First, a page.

Robert Morris, ADL promote diversity, understanding

Robert Morris, ADL promote diversity, understanding

Robert Morris University took the first step Tuesday to becoming the first school in Western Pennsylvania to successfully complete the Anti-Defamation League’s No Place for Hate initiative.
At a ceremony, Provost David Jamison signed a “resolution and respect” banner, which encourages the entire university community to combat prejudice and promote equality and harmony among people of different backgrounds.
“We’re very excited. Being the first in anything is always a joy and a privilege,” said Paul Spradley, assistant director of Student Life for Multicultural Affairs. “Robert Morris is in a growing state right now. One of the things we looked at and assessed was our diversity on campus. We understand the value of diversity and inclusion and were looking for partners to do things with.”
That partner turned out to be the Anti-Defamation League and its their No Place for Hate initiative. Spradley heard ADL Education Project Director Dina Clark speak about the initiative and thought it could be a “great fit” for Robert Morris.
“The main essence of the initiative is really to build a community of diversity and respect,” Clark said. “We identify schools and universities that are interested in a commitment to addressing any type of discrimination at their institution.”
Robert Morris expressed a strong desire to promote diversity and acceptance throughout its campus, Clark said. “They are openly dedicated to addressing all of the –isms, we recognize that you can’t totally eliminate hate; that would be ridiculous. They have expressed an open commitment.”
“I’ve been working with their multi-cultural affairs office, they have been trying very hard to work with the community to recognize how important diversity is,” Clark continued. “They have the support from the leadership at RMU, which many universities don’t have.”
However, it won’t be a cakewalk for Robert Morris. While they have taken the first steps to becoming certified as a No Place for Hate zone, they must prove throughout this school year that they are committed to holding such a title.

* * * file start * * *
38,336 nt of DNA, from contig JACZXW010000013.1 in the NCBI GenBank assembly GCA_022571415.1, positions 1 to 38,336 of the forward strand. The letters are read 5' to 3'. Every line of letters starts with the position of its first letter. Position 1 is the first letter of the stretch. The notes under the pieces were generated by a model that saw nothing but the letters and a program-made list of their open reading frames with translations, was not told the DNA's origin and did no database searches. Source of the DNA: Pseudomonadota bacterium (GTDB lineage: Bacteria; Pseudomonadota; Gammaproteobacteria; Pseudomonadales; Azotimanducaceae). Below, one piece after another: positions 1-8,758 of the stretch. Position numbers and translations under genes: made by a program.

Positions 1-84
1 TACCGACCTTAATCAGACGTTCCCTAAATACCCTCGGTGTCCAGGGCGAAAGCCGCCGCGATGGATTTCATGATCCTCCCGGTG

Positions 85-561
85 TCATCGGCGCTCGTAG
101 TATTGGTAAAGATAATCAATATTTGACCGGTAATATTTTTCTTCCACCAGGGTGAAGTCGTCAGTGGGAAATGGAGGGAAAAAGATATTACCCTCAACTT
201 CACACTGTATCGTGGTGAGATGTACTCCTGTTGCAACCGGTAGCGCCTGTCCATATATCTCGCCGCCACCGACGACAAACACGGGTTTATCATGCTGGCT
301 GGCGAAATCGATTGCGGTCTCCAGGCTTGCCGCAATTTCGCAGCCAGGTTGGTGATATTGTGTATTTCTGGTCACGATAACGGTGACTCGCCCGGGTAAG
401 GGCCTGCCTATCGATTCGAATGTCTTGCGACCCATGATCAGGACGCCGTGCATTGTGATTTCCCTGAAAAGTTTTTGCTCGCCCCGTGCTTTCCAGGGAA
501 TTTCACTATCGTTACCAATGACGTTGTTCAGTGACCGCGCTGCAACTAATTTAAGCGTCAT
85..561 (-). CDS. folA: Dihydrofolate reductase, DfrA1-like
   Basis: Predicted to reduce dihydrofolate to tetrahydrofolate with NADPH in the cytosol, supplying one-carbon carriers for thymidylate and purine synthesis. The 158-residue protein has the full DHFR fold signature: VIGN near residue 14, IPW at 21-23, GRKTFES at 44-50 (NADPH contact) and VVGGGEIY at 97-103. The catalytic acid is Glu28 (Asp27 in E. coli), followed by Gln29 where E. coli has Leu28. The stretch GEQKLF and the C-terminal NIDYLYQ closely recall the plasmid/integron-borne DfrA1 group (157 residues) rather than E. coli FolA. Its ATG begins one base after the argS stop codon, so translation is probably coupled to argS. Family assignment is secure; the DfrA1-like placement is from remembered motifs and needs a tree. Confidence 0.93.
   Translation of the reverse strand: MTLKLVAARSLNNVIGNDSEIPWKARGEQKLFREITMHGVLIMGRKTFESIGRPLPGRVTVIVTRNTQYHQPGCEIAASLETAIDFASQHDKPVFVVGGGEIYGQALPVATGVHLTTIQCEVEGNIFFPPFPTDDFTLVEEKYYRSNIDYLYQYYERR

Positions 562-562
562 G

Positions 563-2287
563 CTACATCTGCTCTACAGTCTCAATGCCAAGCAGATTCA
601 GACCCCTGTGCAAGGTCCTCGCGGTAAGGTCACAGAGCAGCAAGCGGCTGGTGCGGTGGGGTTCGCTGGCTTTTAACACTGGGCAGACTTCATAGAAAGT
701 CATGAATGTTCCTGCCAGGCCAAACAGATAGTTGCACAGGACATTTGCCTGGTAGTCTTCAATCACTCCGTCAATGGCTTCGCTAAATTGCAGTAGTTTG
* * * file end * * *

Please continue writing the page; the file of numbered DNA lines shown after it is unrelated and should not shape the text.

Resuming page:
“There are guidelines they have to follow,” Clark said. “They will have several projects to complete, and we’ll identify additional events during the school year. At the end of the year if the projects are completed they will be designated a No Place for Hate zone.”
A couple of the projects have already been planned. The school will show an original play depicting the life of Martin Luther King Jr., as well as other prominent African-Americans, on Jan. 19, and then hold a Unity Day Feb. 1 to kick off Black History month.
In addition to the projects, Robert Morris will hold a diversity lecture series, with a variety of speakers.
Spradley said that students will be encouraged to attend the events through their classes and their resident advisors.
“There are faculty members who are encouraging students to go by offering extra credit,” he said. “Our first-year experience classes are encouraging students to attend the diversity speaker series as well. We’re also getting support from residence life to have RAs hang up flyers and announcements.”
The No Place for Hate initiative is primarily done in high schools and middle schools because it is easier to get help from principals and superintendents, Clark said. However, she said the leadership at Robert Morris was very active and excited about the opportunity for the university.
In the fall, assuming Robert Morris completes all of the guidelines set forth by the ADL, they will be declared a No Place for Hate zone. However, each year they are required to get re-declared in order to keep the title.
If Robert Morris turns out to be a success, Clark hopes that other universities in the area would catch onto the program and attempt to also make their schools a No Place for Hate zone.

(Mike Zoller can be reached at

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